with the perfect topic, write about personally meaningful themes rather
than flashy ones, and don't force a subject to be dramatic when it
As Mr. Roth of Wesleyan, in Middletown, Conn., waited in line with
his daughter for rides at Disney World, he thought about his question
-- describe a person who's had a significant influence on you -- and
wondered whether the topic he'd chosen for his response was too
"It occurred to me, that must be the question our applicants ask
themselves," Mr. Roth says. "I can write this about my history teacher
or a public figure, what you'd expect, or should I write something more
meaningful to me, but riskier?"
In the end, Mr. Roth decided to take a risk, telling a story of his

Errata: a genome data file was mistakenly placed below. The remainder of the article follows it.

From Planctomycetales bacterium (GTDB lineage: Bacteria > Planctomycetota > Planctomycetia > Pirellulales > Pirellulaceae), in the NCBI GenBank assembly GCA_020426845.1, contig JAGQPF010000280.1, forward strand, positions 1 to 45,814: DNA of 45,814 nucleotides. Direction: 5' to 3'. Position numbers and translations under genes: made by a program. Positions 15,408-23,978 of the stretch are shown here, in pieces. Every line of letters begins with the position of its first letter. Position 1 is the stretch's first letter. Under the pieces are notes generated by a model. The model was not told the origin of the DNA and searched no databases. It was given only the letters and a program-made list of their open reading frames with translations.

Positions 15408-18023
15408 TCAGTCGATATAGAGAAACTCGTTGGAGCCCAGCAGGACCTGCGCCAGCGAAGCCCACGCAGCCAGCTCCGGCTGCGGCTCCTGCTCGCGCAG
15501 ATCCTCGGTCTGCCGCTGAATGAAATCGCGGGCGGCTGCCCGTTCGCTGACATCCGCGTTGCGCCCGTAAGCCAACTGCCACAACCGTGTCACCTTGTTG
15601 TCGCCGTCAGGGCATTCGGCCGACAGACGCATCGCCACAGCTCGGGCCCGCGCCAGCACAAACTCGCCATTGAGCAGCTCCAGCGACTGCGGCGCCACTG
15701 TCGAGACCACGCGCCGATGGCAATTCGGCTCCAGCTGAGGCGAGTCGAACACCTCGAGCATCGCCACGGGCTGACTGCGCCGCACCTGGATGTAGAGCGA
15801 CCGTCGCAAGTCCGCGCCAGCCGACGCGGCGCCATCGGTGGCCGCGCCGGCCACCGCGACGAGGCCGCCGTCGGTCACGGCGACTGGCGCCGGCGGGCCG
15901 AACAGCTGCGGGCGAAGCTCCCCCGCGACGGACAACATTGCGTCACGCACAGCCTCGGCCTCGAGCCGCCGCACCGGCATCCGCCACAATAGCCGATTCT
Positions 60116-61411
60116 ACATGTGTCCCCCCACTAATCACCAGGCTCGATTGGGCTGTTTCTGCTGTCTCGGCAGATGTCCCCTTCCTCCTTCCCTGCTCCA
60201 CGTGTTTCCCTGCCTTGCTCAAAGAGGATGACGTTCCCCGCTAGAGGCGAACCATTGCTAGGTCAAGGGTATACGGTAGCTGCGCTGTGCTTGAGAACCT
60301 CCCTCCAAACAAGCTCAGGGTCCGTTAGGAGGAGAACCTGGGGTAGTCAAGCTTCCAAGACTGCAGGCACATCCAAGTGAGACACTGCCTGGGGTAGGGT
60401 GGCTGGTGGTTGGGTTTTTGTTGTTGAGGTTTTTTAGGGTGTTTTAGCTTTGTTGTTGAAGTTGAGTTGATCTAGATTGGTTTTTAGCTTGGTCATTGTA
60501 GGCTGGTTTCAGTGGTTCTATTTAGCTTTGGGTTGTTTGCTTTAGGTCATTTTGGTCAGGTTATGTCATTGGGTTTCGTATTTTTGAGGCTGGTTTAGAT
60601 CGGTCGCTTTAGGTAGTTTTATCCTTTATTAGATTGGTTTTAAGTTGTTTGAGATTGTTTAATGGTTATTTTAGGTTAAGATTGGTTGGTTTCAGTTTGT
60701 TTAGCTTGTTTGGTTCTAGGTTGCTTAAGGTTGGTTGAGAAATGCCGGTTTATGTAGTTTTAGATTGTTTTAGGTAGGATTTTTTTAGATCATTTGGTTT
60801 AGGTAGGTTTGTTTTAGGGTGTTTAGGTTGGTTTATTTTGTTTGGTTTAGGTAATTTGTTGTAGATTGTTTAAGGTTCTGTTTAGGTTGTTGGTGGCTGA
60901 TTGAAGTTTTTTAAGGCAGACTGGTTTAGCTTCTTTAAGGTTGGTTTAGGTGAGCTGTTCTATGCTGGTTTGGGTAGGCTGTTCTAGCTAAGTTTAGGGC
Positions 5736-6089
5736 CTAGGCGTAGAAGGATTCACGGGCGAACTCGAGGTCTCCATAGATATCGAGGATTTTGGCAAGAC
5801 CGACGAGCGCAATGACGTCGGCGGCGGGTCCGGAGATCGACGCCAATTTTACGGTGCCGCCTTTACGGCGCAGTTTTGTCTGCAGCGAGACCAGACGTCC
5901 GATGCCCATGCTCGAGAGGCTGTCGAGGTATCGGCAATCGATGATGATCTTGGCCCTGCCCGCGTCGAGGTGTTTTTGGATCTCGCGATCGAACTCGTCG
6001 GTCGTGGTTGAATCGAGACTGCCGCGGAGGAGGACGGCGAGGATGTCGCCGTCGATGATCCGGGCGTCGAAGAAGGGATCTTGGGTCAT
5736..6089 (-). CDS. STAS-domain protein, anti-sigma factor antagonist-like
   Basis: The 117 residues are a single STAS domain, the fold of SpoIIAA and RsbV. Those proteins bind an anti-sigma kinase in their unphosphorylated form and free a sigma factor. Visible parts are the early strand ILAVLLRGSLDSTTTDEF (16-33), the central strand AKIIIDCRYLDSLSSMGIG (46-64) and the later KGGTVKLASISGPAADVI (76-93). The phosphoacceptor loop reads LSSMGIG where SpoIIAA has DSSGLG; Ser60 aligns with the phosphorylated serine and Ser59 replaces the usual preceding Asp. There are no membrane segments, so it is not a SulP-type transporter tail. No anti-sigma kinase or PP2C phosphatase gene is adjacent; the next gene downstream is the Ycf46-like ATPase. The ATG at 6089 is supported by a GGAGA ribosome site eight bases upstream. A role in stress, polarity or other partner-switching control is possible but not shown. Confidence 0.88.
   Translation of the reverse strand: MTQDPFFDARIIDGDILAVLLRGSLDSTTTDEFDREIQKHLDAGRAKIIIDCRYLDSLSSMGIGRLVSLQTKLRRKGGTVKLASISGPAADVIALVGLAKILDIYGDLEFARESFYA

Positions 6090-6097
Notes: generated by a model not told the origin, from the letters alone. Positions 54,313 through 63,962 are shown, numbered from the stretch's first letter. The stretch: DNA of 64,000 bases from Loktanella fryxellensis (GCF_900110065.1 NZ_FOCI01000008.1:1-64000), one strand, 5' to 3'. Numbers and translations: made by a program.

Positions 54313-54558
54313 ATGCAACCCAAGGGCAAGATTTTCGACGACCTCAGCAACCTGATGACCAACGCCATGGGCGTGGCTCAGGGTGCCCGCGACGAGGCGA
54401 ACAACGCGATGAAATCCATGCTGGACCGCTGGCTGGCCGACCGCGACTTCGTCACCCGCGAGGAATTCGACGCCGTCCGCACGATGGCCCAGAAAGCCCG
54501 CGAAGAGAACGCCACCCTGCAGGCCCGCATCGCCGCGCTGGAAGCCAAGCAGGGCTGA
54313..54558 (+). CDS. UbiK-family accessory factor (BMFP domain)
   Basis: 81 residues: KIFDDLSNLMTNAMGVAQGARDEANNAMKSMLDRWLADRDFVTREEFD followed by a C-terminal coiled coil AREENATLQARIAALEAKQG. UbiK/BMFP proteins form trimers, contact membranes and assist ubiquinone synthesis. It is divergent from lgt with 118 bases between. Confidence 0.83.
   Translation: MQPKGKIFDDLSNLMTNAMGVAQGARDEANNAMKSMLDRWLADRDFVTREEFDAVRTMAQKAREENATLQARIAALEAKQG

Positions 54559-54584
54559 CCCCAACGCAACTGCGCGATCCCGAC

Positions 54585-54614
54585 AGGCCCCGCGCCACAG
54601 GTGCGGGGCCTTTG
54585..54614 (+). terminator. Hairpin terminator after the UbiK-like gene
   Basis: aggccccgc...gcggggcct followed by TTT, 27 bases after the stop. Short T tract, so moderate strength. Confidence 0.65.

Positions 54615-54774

brother who died at age five, before Mr. Roth was born. His older
brother's portrait hung in their childhood home.
"I was to heal the wounds caused by the death of that beautiful
little boy in the picture," he wrote. "Yet I was also to remain the
trace of those wounds."
Mr. Diver of Reed, in Portland, Ore., was asked to write about an
experience that demonstrated the importance of diversity to him. He
described a violent episode as a young man that eroded his liberal
self-image. Overhearing the mugging of a young black woman outside his
home in Boston's South End, Mr. Diver, who is white, grabbed a baseball
bat and hit the woman's attacker, who was Latino.
"Doubts welled up in my mind," Mr. Diver wrote. "Did I really
understand what it means to live in a diverse neighborhood? Or did I
just want cosmetic diversity as a backdrop for imposing my white,
professional-class ways?"
The incident, which occurred in 1975, is mentioned in "Common